- Amends the habitual offender statute (IC 35-50-2-8) to allow a court to suspend a portion of any additional term imposed under this section if the offender participates and successfully completes a court approved substance abuse treatment program. The accrued time in the program shall be deducted from the habitual offender’s additional fixed term of imprisonment.
The Senate Judiciary Committee heard HB 1110 on magistrates sponsored by Sen. Steele and Sen. Grooms. Author Rep. Stemler introduced the bill stating the bill began as a request for a magistrate in Clark County but has been expanded to include all requests for magistrate positions this session. Magistrate positions included in this bill are in Clark, Greene, Madison, Marion, Porter and Vanderburgh counties. Each of these proposals was approved by the Interim Study Committee on Courts and the Judiciary. Sen. Zakas introduced an amendment, adopted by consent, adding two magistrate positions in St. Joseph County to the bill. Judges Oakes and Welch testified in support of the bill’s provision converting four commissioners to magistrates in Marion County after December 31, 2015. Also testifying in support of the bill were Judge Martin from Greene County and Judge Clem from Madison County. The amended bill passed 9-0 and will be recommitted to the Senate Appropriations Committee.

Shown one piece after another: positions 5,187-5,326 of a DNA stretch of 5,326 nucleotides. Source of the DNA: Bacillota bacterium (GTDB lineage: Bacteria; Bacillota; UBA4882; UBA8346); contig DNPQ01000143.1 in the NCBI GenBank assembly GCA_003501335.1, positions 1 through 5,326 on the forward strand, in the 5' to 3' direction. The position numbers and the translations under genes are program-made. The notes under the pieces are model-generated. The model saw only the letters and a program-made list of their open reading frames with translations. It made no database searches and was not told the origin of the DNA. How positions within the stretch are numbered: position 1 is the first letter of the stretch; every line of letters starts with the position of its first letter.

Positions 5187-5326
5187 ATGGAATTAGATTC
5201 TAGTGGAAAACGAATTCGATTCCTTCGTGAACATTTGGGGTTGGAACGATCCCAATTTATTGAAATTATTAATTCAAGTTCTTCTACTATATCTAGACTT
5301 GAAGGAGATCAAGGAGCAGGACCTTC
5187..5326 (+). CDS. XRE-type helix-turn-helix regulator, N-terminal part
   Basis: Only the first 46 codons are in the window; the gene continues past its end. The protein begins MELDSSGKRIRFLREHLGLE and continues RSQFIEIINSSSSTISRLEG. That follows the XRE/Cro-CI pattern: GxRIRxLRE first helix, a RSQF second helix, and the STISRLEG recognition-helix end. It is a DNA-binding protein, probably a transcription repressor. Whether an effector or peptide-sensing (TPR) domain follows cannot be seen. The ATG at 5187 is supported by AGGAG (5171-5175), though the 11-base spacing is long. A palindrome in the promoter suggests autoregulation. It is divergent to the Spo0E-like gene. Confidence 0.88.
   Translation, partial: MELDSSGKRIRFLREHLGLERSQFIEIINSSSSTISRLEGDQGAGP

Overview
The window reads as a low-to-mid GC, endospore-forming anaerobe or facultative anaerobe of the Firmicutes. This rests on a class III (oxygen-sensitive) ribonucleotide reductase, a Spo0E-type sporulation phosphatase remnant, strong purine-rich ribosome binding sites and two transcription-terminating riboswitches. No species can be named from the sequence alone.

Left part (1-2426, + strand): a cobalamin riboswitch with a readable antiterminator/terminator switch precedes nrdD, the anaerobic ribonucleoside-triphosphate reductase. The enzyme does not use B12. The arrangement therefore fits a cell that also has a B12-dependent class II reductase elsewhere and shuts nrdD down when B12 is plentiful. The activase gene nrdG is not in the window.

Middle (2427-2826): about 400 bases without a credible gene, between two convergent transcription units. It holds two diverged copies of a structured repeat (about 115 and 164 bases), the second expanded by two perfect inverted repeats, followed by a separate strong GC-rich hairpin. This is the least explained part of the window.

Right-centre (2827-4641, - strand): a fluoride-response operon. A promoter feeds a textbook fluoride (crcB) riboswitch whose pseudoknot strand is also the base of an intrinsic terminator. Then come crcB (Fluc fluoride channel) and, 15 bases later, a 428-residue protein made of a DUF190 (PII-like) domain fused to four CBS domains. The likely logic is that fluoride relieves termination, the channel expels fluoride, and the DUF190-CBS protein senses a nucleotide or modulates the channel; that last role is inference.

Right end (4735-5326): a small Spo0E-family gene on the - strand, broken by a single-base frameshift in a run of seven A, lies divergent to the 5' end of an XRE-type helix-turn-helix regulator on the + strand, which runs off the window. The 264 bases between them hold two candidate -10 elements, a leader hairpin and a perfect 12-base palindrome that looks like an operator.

The Senate Judiciary Committee heard HB 1131 on exemption of military reservists from jury duty sponsored by Sen. Raatz. The bill provides an exemption from jury service to reservists while on military orders. Representatives from the Veterans Coalition of Indiana and the Disabled Veterans Association testified in support of the bill. The bill passed 9-0.[Permalink]